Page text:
Jagmeet Singh should resign.
Under normal circumstances, that’s what would happen. But the circumstances aren’t normal.
Let’s be honest: the NDP election results were awful. Not as awful as many expected at the beginning of the campaign, that is for sure. But awful nonetheless. The worst since 2004, in fact.
Many New Democrats started dreaming of an Orange Wave 2.0 when Jagmeet Singh’s personal numbers took off after the official english debate. Voting intentions followed soon after, poll after poll, and talks of an #UpriSingh were all the rage amongst NDP supporters on social media down the stretch.
But that surge didn’t actually materialize at the voting booth. Yes, there was some bright lights for the New Democrats to smile about. The NDP is back on the map in the Atlantic, with the return of Jack Harris in St. John’s East. Mumilaaq Qaqqaq, a 25 year old Inuit woman, became the first NDP MP elected in Nunavut in 39 years. Winnipeg Centre returned to the NDP fold, Leah Gazan defeating Liberal MP Robert-Falcon Ouellette in a significant upset. Rookie Heather McPherson retained Edmonton Strathcona for the NDP, the only non-conservative MP between Manitoba and the Rockies.
These moral victories are not enough to hide the fact that the NDP is down 20 seats from 2015, after losing over 600,000 votes, or 4% of the vote. Popular and capable MPs were lost, including Ruth Ellen Brosseau, Tracey Ramsey, Sheri Benson and former leadership contender Guy Caron. The party fell to fourth place in the House of Commons, behind a resurgent Bloc Quebecois.
In Quebec, the Orange Wave has turned into an orange drop, with New Democrats losing everything they had left in Quebec, except for Alexandre Boulerice, the sole survivor. No more NDP MPs from Saskatchewan, the cradle of the party. During the leadership race, Singh’s team was touting a breakthrough in the GTA as a selling point. That breakthrough didn’t materialize, neither in the 905 nor the 416. Even British-Columbia didn’t deliver as much as NDP strategists were hoping for, with a net loss of three seats. And in both PEI and New Brunswick, the Green Party has overtaken the NDP as the third option.
Jagmeet Singh is the first leader in the entire history of the federal CCF-NDP to lose seats after the party did so in the prior election. In every other case, the party rebounded.
M.J. Coldwell’s CCF lost 15 seats in 1949 but got 10 back in 1953. The CCF lost 17 seats in 1958, which resulted in the CCF merging with the CLC and 11 new seats for the newly formed NDP under Tommy Douglas. Douglas rebounded again in 1965 after losing two seats two years prior. Ed Broadbent grew back the party in 1979 after David Lewis resigned, following the loss of 15 seats in 1974. The same Broadbent lost two seats in 1984 but rebounded with 13 more in 1988. After the 1993 disastrous results under Audrey McLaughlin, Alexa McDonough brought the party back to life and official status in 1997. When McDonough resigned after losing seats in 2000, it paved the way for Jack Layton to again increased NDP numbers in the next election in 2004.
Singh supporters are already saying that it took Jack Layton four elections to become the most popular leader in the country and that he too, should be given the chance. Unlike, say, Tom Mulcair, for whom it was one strike, you’re out. 44 MPs were not good enough.
Funny enough, you can find plenty of New Democrats who blame Singh’s poor results on Mulcair, somehow, which is a sad way to ignore the failings Jagmeet Singh has shown since he won the leadership in 2017. Other New Democrats also argue that turfing Mulcair after his first try was a mistake that shouldn’t be repeated. And that 24 MPs are now plenty good.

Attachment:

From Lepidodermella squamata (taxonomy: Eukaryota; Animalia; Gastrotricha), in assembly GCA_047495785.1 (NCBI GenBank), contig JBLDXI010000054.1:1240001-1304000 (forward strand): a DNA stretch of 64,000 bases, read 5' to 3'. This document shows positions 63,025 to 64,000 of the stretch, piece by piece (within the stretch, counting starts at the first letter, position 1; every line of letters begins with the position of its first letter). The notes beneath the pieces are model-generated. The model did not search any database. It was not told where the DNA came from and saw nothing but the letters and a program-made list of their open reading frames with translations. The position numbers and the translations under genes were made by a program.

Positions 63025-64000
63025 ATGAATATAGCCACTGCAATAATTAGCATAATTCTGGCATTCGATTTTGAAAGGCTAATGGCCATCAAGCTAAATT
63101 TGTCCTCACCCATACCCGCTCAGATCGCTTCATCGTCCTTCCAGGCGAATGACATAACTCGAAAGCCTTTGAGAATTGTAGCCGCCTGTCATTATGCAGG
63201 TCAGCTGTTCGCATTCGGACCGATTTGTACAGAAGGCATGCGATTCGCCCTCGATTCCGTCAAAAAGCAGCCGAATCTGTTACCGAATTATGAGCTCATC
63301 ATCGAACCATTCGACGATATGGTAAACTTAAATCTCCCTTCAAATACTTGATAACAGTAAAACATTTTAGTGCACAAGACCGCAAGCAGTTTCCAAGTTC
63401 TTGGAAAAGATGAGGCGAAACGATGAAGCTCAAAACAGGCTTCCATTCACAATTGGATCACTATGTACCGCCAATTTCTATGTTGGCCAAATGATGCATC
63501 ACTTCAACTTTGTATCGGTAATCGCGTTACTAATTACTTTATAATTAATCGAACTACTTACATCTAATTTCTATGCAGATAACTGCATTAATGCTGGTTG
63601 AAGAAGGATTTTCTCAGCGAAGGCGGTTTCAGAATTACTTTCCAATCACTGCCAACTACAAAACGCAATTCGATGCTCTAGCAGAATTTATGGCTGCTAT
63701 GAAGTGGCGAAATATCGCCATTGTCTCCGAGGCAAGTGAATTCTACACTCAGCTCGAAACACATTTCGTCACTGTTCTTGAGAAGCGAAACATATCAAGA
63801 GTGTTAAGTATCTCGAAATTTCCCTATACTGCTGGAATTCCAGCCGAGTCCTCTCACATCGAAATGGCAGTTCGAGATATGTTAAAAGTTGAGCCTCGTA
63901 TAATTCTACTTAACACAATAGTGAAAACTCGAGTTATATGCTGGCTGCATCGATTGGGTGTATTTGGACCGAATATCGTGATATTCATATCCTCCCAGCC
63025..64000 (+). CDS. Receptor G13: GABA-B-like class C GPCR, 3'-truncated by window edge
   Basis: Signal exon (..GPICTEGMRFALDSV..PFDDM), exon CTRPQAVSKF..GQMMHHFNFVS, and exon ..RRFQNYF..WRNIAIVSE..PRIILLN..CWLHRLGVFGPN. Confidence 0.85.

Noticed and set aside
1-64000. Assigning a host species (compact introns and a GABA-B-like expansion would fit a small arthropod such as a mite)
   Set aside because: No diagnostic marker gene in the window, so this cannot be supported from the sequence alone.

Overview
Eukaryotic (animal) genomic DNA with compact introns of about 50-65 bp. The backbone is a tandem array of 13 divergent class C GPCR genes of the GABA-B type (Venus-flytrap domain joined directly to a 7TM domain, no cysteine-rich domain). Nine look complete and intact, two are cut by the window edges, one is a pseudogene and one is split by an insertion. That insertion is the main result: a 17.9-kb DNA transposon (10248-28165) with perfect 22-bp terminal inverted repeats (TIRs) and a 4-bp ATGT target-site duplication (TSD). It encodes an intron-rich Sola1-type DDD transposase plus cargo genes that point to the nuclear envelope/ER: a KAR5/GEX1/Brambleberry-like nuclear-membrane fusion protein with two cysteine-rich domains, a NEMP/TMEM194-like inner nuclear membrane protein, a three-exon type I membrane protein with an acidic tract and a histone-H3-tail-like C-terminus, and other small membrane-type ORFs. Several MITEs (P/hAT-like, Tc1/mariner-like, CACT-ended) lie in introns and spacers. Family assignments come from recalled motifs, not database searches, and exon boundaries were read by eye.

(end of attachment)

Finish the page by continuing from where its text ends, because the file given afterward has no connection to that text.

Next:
NDP strategists also believe that Singh’s personal popularity rise during the election is a sign of good things to come: the potential is there. The same potential he showed during the NDP leadership race was back in time for the election. Too bad he was missing in action for the two years running up to the election. Singh ran a good campaign, exceeding expectations, especially in the debates. He looked like he was the only one out there having fun, his social media game was on point and his personal numbers went through the roof.
Yet the name of the game is winning seats and growing the party. Singh failed on both counts. Losing not as badly as you thought you would should not be good enough. However, other leaders also had a difficult election night. Justin Trudeau lost 27 seats and his majority. Andrew Scheer won more seats and grew the Conservatives’ vote share, but Quebec and Ontario turned their back on him. The Greens momentum fizzled and Elizabeth May is back in the curtains of the House of Commons.
So as luck would have it, Jagmeet Singh’s NDP now has a clean balance of power. That balance of power, coupled with exceeding expectations, mean that New Democrats are actually quite happy with Singh right now. Despite the disappointing results, the loss of votes and seats, on paper, Jagmeet Singh has more power in Parliament then he did going in. Victory! Let’s dance the night away!
But how strong of a hand does Singh actually have to bargain? Of all the federal parties, the NDP is in the worst shape financially and organisationally. They would have the most to lose if the Liberal government was brought down in the near future and a snap election was to be called – another reason not to enter a leadership race at this time.
Justin Trudeau and his PMO knows this. Don’t assume the Liberals will be pushed around by NDP demands. There will be no coalition or any kind of formal agreement either. The Liberals will try to govern alone and drag the NDP along for the ride. How much of what the Liberals do will Singh be able to take credit for (or be blamed for) will now be his record going into the next election. Which is just around the corner.
Photo Credit: CBC News
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